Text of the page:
Cost: $129.25 ($89.95 for students)
Trial: Fully functional for 30 days

Sente is definitely the more costly of the two apps, but it costs more for a reason. Sente aims to do everything that Papers does but also adds in citation creation in your word processor. The recently released Sente 6.0 also adds in automatic library synchronization. You can even allow colleagues access to your reference library.

While Sente does have most of the features of Papers, it does not have the slick user interface that Papers does. Some programs are nice to use and others are a joy to use. Sente is more of the former whereas Papers is more of the latter. It’s not that Sente has a bad user interface, it’s just not as nice as Papers. When it comes to finding references Sente is still quite able, but it would be nice if it had a few of the features that Papers has.

For example, there are no search repositories in Sente. Instead you use its built-in web browser to navigate to journals and then import them to your library from that webpage. Sente does have a pretty nifty “targeted browsing” feature. Essentially, when you navigate to a supported page Sente adds small bulls-eyes next to each reference (unless you already have that reference in your library, in that case you see a small Sente logo). Click the bulls-eye and it starts to download the reference and, optionally, the associated PDF. In my experience it works pretty well, but even after several email exchanges with their support team I couldn’t get it to work with certain journals (a big kudos to them for the time they spent on my issue – even if they didn’t get it working).

Sente also lacks the merge option for authors and journals which, believe it or not, is something you’ll start to miss pretty quickly.

So finding references isn’t nearly as nice as Papers but Sente does create your citations for you. This will work with most major word processors, but all I use is Mellel so I can’t vouch for how well it works with other programs. After tooling around with Mellel and Sente together I can see why the Papers team has opted to forgo the ability to create citations. There are so many specific options for each citation method that it can be a bit overwhelming to even get started (the Chicago Manual of Style alone is nearly 1,000 pages long). Thankfully Sente has the main styles already built in, but in my case they weren’t perfect. It also wasn’t easy to figure out how to edit those styles to fit your specific situation. I ended up just creating my own set of journal, book chapter, and book citations from scratch. I’m sure it would’ve been faster to edit the built-in style but I just couldn’t figure out how to do it.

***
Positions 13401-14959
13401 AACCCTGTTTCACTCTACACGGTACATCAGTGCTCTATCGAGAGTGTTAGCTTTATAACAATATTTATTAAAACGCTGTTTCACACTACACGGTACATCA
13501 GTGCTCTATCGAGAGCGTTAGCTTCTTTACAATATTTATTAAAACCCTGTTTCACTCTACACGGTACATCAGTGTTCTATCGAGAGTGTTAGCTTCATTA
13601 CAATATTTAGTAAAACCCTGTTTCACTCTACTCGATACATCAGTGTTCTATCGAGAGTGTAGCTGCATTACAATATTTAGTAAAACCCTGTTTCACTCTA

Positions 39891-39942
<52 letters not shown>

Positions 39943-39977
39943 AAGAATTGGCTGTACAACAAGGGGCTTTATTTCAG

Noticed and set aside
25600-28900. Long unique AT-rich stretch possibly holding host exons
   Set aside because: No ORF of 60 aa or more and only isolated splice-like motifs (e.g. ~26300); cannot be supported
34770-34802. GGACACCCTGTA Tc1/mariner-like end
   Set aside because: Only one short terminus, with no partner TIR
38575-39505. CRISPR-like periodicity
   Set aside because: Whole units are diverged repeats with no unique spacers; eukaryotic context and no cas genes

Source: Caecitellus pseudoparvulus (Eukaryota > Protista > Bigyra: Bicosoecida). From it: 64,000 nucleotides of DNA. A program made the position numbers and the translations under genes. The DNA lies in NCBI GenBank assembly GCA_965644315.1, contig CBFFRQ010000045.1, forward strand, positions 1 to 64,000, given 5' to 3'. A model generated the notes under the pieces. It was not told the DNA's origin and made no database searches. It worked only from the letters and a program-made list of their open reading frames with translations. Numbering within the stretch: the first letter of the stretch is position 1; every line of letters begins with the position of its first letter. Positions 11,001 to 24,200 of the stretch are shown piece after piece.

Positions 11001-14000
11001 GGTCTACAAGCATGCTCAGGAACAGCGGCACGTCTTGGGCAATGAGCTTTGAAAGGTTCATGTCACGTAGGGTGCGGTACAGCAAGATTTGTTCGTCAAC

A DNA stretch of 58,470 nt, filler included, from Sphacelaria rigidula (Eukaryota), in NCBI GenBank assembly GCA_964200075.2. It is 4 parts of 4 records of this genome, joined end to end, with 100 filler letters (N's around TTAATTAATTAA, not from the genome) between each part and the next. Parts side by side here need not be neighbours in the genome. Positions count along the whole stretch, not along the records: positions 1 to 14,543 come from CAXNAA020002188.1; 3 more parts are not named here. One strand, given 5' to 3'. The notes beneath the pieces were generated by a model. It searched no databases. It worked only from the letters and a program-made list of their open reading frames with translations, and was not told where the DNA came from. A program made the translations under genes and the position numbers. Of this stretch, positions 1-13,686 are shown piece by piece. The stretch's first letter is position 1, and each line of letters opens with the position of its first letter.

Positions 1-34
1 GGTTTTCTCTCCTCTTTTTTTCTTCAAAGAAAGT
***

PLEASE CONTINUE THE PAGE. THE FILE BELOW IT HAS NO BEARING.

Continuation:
My Recommendation
In sum, Sente has almost all the features of Papers plus built-in synchronization and will generate your citations for you. These added features come at cost, however. Sente will set you back nearly $90 more than Papers (for students it’s closer to $65). Since you can get basic synchronization for free with Dropbox, the citation creation should be very important to you (Dropbox won’t allow you to sync your library with colleagues though). Papers doesn’t have all the features of Sente, but is much less expensive and is very enjoyable to use.

Since I, obviously, already have both programs I’m in a very fortunate position. I can use both! In the next day or two I’ll post a quick how-to guide for using both programs, keeping them in sync with one another, and keeping both programs on all your computers in sync too. In the meantime, feel free to post your thoughts or questions regarding either Paper or Sente.